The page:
Saturdays = Youth
2008, Virgin/EMI, Mute

This dreamy record is a soundtrack to teenagehood; it makes you feel like you are experiencing everything for the first time. “Kim & Jessie” is very ’80s-y and cinematic; it reminds me of the scene in Pretty in Pink when Andie is getting ready for prom. You can feel the quickening heartbreak, the longing, the tragedy. My favorite song on this record is “Skin of the Night”—it captures those scary adolescent feelings of lust, heartbreak, and insignificance. It’s best to listen to it with your eyes closed—I bet you’ll find it beautiful. —Tara

¡Hey, Hey Pioneers!
Farewell Continental
2011, Paper + Plastick

Last year a friend of mine linked me to Farewell Continental’s “Who’s the Boss” video, correctly guessing that I would adore the dual vocals of Justin Pierre (from Motion City Soundtrack) and Kari Gray set against a perfect blend of frantic, fuzzy, poppy keyboards and guitars. I immediately downloaded the album and made plans to see the band live. What I love best about Farewell Continental is that they somehow manage to take anxiety and heartbroken self-destruction and set it to danceable indie pop that lifts you out of your emotional haze and helps you work through it and reinvent a brave new world for yourself. —Stephanie

Beach House
2012, Sub Pop

This is one of my new favorite albums; I cannot stop listening to it! It makes me feel so very alive. It’s about creating a fantasy and finding yourself. I love Victoria Legrand’s low voice, which can be quietly raspy or powerful, and express everything from melancholy to bewilderment. My favorite track is the lush and dreamy “Wild”—I listened to it during the hurricane and it made me feel like I was in Melancholia, that Lars Von Trier movie about that dizzying state right before an apocalypse. Listen to Bloom if you want to feel like you are in a state of half-sleep, your mind flooding with images. —Tara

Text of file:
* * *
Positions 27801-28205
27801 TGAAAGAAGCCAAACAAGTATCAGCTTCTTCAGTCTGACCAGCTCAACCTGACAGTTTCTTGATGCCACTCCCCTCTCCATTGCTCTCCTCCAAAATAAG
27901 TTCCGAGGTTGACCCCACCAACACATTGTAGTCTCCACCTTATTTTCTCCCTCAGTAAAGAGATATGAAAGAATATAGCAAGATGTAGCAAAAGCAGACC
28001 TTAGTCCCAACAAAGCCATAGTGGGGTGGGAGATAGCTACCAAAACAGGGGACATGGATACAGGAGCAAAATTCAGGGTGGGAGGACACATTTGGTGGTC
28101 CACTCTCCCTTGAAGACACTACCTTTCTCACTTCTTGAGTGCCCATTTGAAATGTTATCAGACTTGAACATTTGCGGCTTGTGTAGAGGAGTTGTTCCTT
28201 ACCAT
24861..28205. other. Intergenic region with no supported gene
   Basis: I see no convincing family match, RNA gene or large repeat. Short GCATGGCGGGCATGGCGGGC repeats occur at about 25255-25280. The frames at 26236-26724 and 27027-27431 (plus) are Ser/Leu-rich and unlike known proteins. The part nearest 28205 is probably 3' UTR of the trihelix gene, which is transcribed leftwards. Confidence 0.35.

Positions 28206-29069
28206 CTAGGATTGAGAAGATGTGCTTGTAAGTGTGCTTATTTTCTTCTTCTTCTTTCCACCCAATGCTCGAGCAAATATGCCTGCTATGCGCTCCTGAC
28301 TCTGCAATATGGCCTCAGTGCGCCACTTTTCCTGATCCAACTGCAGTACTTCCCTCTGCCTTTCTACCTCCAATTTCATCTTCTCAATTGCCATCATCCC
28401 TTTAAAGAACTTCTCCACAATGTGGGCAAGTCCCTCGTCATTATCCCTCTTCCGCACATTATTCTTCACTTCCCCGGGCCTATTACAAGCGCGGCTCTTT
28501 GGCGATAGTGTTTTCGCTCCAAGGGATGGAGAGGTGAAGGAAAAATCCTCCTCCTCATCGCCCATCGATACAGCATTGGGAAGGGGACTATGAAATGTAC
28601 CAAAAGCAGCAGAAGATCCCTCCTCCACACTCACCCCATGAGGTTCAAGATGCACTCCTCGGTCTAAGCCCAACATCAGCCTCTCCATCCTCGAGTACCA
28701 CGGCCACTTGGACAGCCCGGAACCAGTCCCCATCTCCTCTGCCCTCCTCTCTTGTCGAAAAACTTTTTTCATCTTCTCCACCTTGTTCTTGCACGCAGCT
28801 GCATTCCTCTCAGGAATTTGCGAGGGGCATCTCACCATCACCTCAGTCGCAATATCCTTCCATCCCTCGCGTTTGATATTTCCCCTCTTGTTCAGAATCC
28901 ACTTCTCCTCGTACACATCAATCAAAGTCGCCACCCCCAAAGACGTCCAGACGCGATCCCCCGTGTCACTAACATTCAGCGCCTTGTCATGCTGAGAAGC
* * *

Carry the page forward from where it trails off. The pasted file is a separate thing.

Building Nothing Out of Something
Modest Mouse
2000, Up

Oh man, do I ever love this collection of singles, rarities, and EPs from Modest Mouse’s golden age, 1996-1999. The title is a clever joke about turning a bunch of previously homeless works into a cohesive album, like making a new collage out of scraps from old ones, or a big poem from a bunch of odds and ends you didn’t know what to do with (I do both of these things a lot). Modest Mouse’s little poem-scraps are particularly beautiful, and together they make a love, emotional, and raw whole. One of those scraps, “Baby Blue Sedan,” a bony, mournful song about how difficult it can be just to be a person in the world, absolutely peels my heart apart. All of the songs are like that, really, but that one’s my favorite. Or maybe it’s “A Life of Arctic Sounds,” a song about a really long car ride that is really a song about heartbreak. Building Nothing Out of Something is a perfect album right after a breakup, because it knows exactly how you feel and it screams about it a lot (9 out of 10 dentists agree that post-breakup screaming always helps you feel at least a little better), and then builds you up again, even if you feel like you’ve got nothing left to go on. —Amy Rose

Coral Fang
The Distillers
2003, Sire